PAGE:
What threatens Russia to join WTO

Russia’s accession to the WTO implies both positive and negative consequences. The first include the possible acceleration of GDP growth, which is calculated to increase from 3 to 11 per cent, as well as the creation of prerequisites for improving the business climate on the global political scene and eliminating administrative barriers. Also a nice addition should be America’s repeal of the Jackson Vanik Amendment, which restricts trade with Russian companies.

The negative consequences of accession to WTO, which are much greater, include, for example, the destruction of domestic industry and agriculture. Because of the sharp reduction in duties on imported goods, they will fill Russian counters. And their cheap cost compared to domestic counterparts will result in Russian manufacturers simply not being able to compete with them.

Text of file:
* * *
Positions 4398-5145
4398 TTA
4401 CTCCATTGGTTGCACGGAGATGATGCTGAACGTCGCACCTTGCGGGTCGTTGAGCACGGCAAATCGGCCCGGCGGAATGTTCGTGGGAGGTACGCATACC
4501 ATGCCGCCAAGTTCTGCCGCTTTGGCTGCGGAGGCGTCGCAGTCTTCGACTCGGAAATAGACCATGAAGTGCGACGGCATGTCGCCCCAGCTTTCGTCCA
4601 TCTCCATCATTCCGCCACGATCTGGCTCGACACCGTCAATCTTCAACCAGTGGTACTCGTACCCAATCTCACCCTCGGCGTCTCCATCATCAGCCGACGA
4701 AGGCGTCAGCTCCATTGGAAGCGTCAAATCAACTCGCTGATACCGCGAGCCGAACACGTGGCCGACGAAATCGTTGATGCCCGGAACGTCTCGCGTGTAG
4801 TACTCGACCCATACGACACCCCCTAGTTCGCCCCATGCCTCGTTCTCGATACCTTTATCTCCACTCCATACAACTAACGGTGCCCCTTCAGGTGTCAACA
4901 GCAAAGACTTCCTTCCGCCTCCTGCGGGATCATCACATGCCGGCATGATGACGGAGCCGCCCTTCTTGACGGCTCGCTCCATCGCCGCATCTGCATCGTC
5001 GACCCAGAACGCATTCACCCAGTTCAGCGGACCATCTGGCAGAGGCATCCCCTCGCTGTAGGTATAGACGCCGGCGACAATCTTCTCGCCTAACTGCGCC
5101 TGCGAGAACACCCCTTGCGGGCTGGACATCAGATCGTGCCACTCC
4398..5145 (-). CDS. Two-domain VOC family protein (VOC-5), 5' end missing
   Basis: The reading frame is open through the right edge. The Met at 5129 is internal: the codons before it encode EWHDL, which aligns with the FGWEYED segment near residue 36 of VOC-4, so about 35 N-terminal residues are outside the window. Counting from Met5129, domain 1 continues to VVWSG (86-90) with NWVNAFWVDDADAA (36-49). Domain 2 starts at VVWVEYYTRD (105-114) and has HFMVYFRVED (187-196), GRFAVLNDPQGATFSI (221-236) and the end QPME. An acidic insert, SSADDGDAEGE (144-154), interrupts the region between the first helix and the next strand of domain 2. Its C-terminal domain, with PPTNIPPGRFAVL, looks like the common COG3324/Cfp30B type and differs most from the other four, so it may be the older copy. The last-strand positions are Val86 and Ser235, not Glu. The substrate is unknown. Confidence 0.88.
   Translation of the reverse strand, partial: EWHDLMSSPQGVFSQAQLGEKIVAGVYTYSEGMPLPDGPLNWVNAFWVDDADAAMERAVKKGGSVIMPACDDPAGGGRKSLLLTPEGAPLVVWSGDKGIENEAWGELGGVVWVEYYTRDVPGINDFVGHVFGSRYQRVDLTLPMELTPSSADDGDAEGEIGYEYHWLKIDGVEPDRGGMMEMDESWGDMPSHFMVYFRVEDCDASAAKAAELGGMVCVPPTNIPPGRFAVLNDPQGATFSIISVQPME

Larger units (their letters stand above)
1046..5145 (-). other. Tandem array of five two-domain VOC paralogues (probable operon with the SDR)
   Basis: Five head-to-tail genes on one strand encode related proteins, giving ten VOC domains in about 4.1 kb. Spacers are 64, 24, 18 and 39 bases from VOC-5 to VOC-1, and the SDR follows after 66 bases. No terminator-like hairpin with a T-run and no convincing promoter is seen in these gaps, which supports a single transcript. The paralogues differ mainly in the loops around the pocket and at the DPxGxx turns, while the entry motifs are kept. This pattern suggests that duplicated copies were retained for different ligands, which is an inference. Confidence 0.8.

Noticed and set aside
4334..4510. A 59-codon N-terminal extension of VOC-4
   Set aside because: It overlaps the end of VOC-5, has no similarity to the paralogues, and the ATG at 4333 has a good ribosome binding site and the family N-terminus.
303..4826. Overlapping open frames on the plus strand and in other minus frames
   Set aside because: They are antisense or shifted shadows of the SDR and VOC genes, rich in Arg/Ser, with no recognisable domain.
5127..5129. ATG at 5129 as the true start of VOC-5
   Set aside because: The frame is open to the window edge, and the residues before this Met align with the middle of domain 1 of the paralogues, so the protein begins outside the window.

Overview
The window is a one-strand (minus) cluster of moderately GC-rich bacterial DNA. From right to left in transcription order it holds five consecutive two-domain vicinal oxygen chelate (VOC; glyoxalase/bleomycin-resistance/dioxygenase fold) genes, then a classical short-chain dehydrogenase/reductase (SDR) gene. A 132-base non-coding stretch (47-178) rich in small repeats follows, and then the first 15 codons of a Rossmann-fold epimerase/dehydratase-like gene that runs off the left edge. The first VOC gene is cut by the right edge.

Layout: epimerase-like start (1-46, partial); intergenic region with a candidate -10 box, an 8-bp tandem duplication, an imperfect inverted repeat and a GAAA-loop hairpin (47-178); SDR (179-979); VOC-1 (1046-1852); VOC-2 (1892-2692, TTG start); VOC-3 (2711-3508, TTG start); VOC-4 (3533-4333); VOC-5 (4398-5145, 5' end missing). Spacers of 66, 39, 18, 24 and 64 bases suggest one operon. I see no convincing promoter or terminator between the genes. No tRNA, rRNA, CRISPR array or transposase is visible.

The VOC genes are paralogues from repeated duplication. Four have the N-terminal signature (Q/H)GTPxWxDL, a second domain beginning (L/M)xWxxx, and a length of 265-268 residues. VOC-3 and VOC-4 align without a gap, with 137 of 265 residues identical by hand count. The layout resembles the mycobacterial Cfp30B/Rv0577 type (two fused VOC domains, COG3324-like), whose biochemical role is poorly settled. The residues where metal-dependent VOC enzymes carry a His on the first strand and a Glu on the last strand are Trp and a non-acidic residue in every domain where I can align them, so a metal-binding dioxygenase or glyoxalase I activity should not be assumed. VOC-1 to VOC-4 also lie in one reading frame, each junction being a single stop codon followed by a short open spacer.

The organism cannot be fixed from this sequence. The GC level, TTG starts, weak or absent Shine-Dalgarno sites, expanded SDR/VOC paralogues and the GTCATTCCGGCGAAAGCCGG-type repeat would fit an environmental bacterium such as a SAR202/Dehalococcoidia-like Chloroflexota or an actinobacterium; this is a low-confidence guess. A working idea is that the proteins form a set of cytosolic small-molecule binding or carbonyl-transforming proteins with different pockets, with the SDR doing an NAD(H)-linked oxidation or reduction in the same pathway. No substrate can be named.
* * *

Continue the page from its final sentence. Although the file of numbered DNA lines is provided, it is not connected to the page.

Since under the terms of the WTO, Russia will refuse to support certain industries through subsidies or concessional taxes, there will be massive bankruptcies of enterprises, unemployment, $ the inability of a country to provide its own market and, as a result, dependence in all spheres on other countries.$ Thus, the pharmaceutical, automotive, food industry and many others may lose their existence. And the Russian consumer will completely switch to the use of cheap goods and consumption of genetically modified products.

There will also be raised to global prices for transport rates, fuel and electricity. Thus, it will be necessary to pay equal value for the enjoyment of the natural wealth of the native country. And since the average income of Russians is much lower than, for example, Europeans, this can lead to poverty and, as a result, lower life expectancy.

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